Keith: 10:05 But I, I honestly believe that our packet of food is the answer like it is. It is that simple because we can break. There’s something called the cycle of poverty and we can break this cycle. The way the cycle works is if I don’t graduate from high school, chances are my kids won’t graduate from high school and I’ll struggle to find a job, maybe make minimum wage or barely above. And I will struggle the, my rest of my life putting the resources together for my family. My kids won’t graduate from high school. They will go on to work part time are a minimum wage job. Struggled to provide for their family, chances are their kids will not graduate from high school, get a minimum wage job, struggled to provide for their family, and that cycle continues and by making sure that these kids, when they’re in elementary school, have the nutrition that they need on Monday morning when they come to school on Monday, they’re ready to be successful, they’ll get better grades in school, go on and have a better chance at graduating from high school, maybe even go on to a tech school or some college and have more options in their life to be able to provide more resources to their family.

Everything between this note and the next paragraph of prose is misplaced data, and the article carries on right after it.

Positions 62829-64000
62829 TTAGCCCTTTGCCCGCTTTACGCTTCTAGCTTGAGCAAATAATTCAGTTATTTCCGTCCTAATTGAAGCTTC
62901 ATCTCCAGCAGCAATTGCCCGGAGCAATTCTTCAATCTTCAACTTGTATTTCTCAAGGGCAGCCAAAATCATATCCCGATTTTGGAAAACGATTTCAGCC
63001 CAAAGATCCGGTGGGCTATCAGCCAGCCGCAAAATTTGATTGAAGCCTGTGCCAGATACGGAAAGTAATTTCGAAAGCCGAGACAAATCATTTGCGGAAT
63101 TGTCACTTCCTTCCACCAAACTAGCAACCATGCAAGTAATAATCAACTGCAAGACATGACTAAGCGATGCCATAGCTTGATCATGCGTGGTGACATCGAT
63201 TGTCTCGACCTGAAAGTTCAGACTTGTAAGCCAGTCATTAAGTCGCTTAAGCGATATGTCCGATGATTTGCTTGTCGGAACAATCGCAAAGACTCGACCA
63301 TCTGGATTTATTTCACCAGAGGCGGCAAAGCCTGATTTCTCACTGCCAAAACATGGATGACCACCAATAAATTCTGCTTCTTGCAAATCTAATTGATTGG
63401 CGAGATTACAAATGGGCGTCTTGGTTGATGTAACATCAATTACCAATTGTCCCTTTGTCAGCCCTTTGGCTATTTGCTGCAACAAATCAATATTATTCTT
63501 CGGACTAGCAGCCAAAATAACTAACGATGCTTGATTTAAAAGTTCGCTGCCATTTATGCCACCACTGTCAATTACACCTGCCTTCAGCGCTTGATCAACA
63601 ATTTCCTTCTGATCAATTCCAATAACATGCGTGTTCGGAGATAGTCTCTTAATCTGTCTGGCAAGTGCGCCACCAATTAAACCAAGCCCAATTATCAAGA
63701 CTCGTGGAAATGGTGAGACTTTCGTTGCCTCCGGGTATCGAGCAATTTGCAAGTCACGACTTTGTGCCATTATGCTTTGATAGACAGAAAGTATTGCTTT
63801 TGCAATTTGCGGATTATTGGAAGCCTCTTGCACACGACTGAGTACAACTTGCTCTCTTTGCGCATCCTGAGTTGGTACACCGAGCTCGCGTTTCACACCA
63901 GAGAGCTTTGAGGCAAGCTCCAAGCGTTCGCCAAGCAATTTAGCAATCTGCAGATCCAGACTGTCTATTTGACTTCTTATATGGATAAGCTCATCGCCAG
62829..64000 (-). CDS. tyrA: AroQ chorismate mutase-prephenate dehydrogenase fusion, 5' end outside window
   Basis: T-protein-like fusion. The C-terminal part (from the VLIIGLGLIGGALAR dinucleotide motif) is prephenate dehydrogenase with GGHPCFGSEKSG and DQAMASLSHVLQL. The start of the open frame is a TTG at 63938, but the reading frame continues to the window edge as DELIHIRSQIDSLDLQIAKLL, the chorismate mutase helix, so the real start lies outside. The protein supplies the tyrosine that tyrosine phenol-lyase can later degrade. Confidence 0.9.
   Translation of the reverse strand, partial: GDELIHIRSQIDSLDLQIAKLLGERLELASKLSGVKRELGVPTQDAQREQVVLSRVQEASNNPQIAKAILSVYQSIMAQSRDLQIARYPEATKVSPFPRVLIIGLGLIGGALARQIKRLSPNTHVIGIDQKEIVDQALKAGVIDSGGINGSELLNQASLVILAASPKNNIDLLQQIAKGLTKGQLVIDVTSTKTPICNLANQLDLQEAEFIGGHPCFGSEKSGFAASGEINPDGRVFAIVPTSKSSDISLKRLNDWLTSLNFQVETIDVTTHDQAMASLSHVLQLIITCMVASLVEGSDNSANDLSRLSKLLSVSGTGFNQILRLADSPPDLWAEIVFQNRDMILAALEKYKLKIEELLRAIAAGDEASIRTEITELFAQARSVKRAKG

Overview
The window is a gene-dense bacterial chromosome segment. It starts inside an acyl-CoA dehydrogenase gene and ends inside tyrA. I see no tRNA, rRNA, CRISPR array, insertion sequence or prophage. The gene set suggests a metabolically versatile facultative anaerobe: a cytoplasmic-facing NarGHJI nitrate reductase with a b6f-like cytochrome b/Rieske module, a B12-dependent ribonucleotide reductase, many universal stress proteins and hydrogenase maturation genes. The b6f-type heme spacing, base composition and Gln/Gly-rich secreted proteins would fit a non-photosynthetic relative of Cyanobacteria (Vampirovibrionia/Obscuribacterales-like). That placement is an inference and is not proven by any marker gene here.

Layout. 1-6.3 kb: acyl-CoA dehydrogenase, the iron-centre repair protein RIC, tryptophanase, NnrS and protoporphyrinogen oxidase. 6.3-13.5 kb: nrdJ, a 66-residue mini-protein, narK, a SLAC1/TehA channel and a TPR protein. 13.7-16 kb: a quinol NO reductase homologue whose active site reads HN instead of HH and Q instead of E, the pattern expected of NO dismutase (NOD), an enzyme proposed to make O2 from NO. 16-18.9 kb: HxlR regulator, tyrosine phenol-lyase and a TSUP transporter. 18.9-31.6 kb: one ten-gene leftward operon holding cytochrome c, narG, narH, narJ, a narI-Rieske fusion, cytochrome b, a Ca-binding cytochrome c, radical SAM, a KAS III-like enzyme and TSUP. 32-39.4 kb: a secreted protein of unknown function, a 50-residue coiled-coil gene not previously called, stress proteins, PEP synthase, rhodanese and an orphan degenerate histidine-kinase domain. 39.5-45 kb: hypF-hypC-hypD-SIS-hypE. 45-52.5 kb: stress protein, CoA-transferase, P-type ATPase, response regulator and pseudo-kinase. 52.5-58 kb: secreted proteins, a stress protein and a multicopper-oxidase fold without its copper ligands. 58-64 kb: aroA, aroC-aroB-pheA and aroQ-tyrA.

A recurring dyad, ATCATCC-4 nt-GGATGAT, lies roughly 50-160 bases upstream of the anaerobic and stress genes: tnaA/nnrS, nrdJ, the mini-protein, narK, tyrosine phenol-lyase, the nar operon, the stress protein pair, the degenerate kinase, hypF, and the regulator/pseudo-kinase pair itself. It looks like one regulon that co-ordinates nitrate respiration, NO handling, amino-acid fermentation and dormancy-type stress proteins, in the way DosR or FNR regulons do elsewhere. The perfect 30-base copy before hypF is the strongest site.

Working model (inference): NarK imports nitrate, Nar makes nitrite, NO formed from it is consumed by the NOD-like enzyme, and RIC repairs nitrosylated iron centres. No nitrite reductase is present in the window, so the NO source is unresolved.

Keith: 11:23 And so I think we could literally break that cycle of poverty here in bravard county. So that’s your big vision. It’s not even just dissed about a packet. It’s about using those packets to break a cycle. Absolutely. Yeah. And give these kids more options in life so that they can provide for their families once they get to that stage in life. That’s a big vision and a great vision. So then tell us a little bit as community members, we are listening to this and we want to get involved, kind of mentioned the sponsorship and the. What else do you have that that’s helpful? Sure. So just a little more on that. That monthly sponsorship, we call it the feed 500 campaign. So we’re asking 500 people to step up at $12 and fifty cents a month to help us feed 500 more kids and once we get to that, we’re feeding 2000 kids right now.
Keith: 12:13 We estimate the needed over 3000 kids in our county that need this service. So we’re trying to get 500 more of them on our programs, so that we can better serve them. We also have other events. We have a five k race. It’s the fight child hunger, five k coming up on saturday, January 12th at high school. Race starts at 8:00. There’s a free pancake breakfast afterwards. There’s a live band, there’s lots of activities involved with that. It’s a great family friendly. You can walk, you can run, you can bring your dog. It’s just a great event. We have a lot of school age kids that participate in that. Of course we’ve got some real competitive runners that come in and run as well. That’s a great run, a great event and uh, it’s $25 to register for it. All of the money that we raise goes to feed hungry kids.